Last Friday, with sequestration’s across-the-board, indiscriminate cuts looming and a host of outstanding issues still unaddressed, Speaker Boehner called a vote on whether the House should adjourn and return home for the week.
I voted against adjourning and said, “As precious seconds tick away, the House should be in Washington doing its job and finding a compromise to protect our economy. Speaker Boehner should reverse course, and keep the House in session.”
Sequestration was designed to spur bipartisan action in Congress to address our long-term fiscal outlook. When used in the past, that is precisely what happened. In fact, former-Sen. Phil Gramm (R-TX) said: “It was never the objective of Gramm-Rudman [legislation that used sequestration in 1985] to trigger the sequester; the objective of Gramm-Rudman was to have the threat of the sequester force compromise and action.”
That is why it is appalling that with sequestration’s sweeping cuts looming, Speaker Boehner sent the House home from Washington over my objections.
Answering questions across eastern Connecticut
While I wait for the House to return to session, I am crisscrossing eastern Connecticut, meeting with groups that may be impacted by sequestration. I have explained to them not just what sequestration means, but reiterated that we need bipartisan cooperation to prevent it from happening.
Although much of the news reports about sequestration have focused on defense cuts, the non-defense cuts from sequestration are also troubling.
Of particular interest to municipal leaders, under sequestration there would be immediate cuts in programs like Title I aid to local schools systems, special education programs, Head Start resources, grants to first responders and law enforcement, small business assistance and reductions in the recently enacted disaster aid package for Hurricane Sandy.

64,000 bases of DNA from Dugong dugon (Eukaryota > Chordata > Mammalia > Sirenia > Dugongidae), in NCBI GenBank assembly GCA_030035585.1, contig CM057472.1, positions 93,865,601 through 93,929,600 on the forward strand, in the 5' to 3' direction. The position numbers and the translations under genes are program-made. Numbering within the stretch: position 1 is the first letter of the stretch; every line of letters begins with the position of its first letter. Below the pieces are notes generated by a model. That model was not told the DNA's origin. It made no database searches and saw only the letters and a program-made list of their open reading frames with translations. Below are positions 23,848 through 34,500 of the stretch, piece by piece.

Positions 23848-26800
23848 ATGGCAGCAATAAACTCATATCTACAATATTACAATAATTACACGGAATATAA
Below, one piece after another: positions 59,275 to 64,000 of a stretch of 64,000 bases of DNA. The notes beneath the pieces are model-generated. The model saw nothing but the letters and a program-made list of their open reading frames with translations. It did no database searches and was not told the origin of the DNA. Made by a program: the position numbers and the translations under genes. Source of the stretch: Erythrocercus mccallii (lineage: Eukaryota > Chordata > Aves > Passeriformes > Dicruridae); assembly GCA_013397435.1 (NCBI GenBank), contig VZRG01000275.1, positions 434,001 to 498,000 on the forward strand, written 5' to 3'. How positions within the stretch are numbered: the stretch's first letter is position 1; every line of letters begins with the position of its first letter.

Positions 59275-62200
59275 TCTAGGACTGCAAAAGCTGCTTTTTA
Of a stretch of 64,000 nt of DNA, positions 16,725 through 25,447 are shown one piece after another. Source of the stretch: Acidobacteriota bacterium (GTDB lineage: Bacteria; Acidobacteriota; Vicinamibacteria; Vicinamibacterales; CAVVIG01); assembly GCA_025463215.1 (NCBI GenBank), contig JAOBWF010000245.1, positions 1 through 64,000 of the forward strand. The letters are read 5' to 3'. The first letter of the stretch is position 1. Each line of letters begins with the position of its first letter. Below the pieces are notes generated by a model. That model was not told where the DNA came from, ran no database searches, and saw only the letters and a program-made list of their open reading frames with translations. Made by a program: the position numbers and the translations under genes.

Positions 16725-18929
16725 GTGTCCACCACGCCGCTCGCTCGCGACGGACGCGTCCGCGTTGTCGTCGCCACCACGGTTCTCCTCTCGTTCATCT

While there is still a degree of uncertainty as to exactly how these reductions would be carried out, the simple fact is that the cuts from sequester will be felt broadly both in defense and non-defense priorities.
Already this week, I have met with the Metal Trades Council in Groton to discuss the impact of sequestration on the Navy’s budget for submarines.
I also visited St. Joseph’s Living Center in Windham and Generations Family Health Center in Willimantic, where there is very real concern that sequestration’s two-percent cuts to Medicare will impact their ability to care for the elderly and frail.
At Manchester Community College, President Gina Glickman said she is worried that cuts will affect the college’s mission.
And at EastCONN in Hampton – where they serve children with mental health issues – there is palpable concern that in northeast Connecticut alone, 40 children are slated to lose their slots in the Head Start program if these cuts go through.
Additionally, in response to my questions last week at a House Armed Services Committee hearing on sequestration, Chief of Naval Operations Adm. Jonathan Greenert emphasized that in addition to averting the sequester, the Republican House still must act to pass an FY14 appropriations bill for the Pentagon to ensure that critical defense programs are adequately funded.
This inaction is simply unacceptable
The House has a job to do, and it must act to defuse sequestration. As Phil Gramm said, these cuts were designed to be so damaging, so indiscriminate, so dangerous, that Congress – no matter how polarized – would cooperate to find a solution that prevented the cuts.
Congress still has time to act. After hearing from men and women across eastern Connecticut who have very real and very justified concerns with sequestration’s cuts, we have no other choice.
As always, if my office can be of assistance in any way, please do not hesitate to contact me.
Member of Congress – http://courtney.house.gov/
Washington, DC Office
Phone: (202) 225-2076
Norwich District Headquarters
55 Main Street, Suite 250
Norwich, CT 06360
Phone: (860) 886-0139